Cannes review: Tunisian film 'Ashkal' is both unsettling and haunting

Murder-mystery marks director Youssef Chebbi's feature debut, set in the wake of the 2011 Arab uprising

A still from the Tunisian film 'Ashkal', which has its premiere at Directors' Fortnight at this year’s Cannes Film Festival. Photo: The Party Film Sales
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A disquieting thriller that blends police procedural tropes with off-kilter elements of sci-fi, Ashkal marks an impressive feature debut by Tunisian-born filmmaker Youssef Chebbi. Having its premiere at Directors' Fortnight at this year’s Cannes Film Festival, the film is set in the Gardens of Carthage district in Tunis in the aftermath of the 2011 Arab uprising. It’s an evocative setting for a murder-mystery that has an air of David Lynch about it.


Director: Youssef Chebbi

Stars: Fatma Oussaifi and Mohamed Houcine Grayaa

Rating: 4/5

After public demonstrations led to the ousting of President Zine El Abidine Ben Ali, construction stopped on buildings in this district, leaving a concrete jungle of unfinished apartment blocks. “Little by little”, the opening caption tells us, building work has begun again.

In the midst of this, the action plays out. A burnt body is found at a building site. Was it a suicide? The dead man’s colleagues are certain it wasn’t, and other evidence backs this up. There was no sign of bruising, a usual trait when someone set themselves alight, bumping into anything in the vicinity. And why set fire to yourself alone, far from public view, if you are making a protest?

Two police officers, Fatma (Fatma Oussaifi) and Batal (Mohamed Houcine Grayaa), are assigned to the case, but less than a week later, a second burnt body is found, this time a female. A coincidence? Fatma, in particular, thinks not. Eventually, two witnesses will come forward and claim they saw a man approach the second victim.

“I swear, he gave her fire with his hand,” says one. But both were drinking, their evidence not to be trusted.

At the same time, the Truth and Dignity Commission is investigating police corruption and torture, and there’s a sense that violence is seeping from every pore in the city. The Commission’s reporting will be anything but smooth, after more corpses — including a police officer's — begin to stack up.

Fatma Oussaifi plays a detective in 'Ashkal'. Photo: The Party Film Sales

Chebbi, who previously made shorts (including the human trafficking tale Vers le Nord) and the prize-winning 2012 documentary Babylon, shows real assurance here, both working with his cast and conjuring up an indelible atmosphere. There’s a strong vision, with a particularly impressive use of sound design (another facet that would no doubt seal the approval of Lynch), as eerie echoes flood the film’s soundscape.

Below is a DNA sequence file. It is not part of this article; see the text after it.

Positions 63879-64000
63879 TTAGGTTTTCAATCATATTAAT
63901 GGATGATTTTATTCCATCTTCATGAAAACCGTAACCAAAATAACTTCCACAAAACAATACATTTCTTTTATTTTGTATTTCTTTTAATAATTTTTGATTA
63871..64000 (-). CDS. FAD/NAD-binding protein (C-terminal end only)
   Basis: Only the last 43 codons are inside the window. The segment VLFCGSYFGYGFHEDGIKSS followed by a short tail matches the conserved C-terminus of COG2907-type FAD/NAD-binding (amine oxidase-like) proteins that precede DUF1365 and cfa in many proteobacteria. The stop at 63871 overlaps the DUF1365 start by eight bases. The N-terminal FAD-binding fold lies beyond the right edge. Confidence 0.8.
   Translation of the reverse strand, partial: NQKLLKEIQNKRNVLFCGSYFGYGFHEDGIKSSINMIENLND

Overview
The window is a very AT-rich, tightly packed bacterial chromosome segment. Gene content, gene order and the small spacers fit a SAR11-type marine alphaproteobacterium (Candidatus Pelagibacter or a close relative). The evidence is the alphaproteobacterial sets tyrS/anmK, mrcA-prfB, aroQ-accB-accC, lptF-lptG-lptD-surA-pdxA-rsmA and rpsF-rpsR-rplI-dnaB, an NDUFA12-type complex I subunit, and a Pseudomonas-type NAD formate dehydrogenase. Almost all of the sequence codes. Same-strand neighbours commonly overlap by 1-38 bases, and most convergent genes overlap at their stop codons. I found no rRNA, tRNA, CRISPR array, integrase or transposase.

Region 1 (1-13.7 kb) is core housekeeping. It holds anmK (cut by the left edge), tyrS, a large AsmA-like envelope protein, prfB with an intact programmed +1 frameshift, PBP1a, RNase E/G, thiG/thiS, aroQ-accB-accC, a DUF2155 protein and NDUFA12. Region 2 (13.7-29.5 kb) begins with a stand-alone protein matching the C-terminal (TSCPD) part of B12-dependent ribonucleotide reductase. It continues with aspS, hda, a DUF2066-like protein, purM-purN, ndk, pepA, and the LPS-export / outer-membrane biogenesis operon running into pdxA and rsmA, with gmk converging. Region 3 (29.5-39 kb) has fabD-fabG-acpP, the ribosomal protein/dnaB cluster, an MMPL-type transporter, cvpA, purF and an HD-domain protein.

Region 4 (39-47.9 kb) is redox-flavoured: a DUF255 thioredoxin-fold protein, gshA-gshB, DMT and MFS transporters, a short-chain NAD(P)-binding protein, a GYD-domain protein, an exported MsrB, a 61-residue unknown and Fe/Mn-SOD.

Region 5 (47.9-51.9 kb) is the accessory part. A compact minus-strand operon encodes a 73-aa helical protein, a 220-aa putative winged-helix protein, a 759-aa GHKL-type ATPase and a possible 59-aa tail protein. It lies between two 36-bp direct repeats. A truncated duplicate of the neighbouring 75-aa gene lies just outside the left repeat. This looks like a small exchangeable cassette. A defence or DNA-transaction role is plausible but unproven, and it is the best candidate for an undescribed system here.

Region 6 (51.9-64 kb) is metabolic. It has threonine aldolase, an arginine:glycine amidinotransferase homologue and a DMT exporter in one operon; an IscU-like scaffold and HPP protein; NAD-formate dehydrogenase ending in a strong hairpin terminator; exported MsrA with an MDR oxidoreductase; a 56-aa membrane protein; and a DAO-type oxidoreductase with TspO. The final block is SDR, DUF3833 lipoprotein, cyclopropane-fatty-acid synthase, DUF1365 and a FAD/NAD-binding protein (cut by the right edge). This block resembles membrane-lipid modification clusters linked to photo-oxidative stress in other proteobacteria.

As the story unfolds, the mystery gets all the more bizarre, with markings on walls, videos of immolations, and the dawning belief that something otherworldly going on. Amid this, Fatma and Batal are like a latter-day Mulder and Scully, the detective pairing from The X-Files who investigated paranormal activity.

Curiously, Ashkal is not the only film in Cannes this year to feature a dogged female detective; Ali Abbasi’s competition entry Holy Spider involves a journalist — played by Zar Amir-Ebrahimi — on the trail of Iran’s true-life ‘Spider’ killer, who took it upon himself to murder prostitutes as he waged war against sin.

'Ashkal' is set in the aftermath of the 2011 Arab uprising. Photo: Supernova Films

Chebbi’s film, however, moves away from step-by-step detective work and into something more undefinable. Is it about terrorism? Is it about political protest? It’s not easy to say. It’s a film where little is explained — and perhaps as a viewer you won’t want the spell broken with pat answers.

Instead, the director leans heavily into an unsettling mood in the final third, teasing us with the supernatural/sci-fi. With impressive cinematography from Hazem Berrabah, whose lighting of those unfinished concrete structures lends the film a feel of creeping dread, it’s an unnerving experience.

The film’s final haunting image — one that will benefit being seen on the biggest screen possible — will linger long after the credits have rolled.

The Cannes Film Festival runs until Saturday, May 28.

Updated: May 25, 2022, 5:26 PM

Director: Youssef Chebbi

Stars: Fatma Oussaifi and Mohamed Houcine Grayaa

Rating: 4/5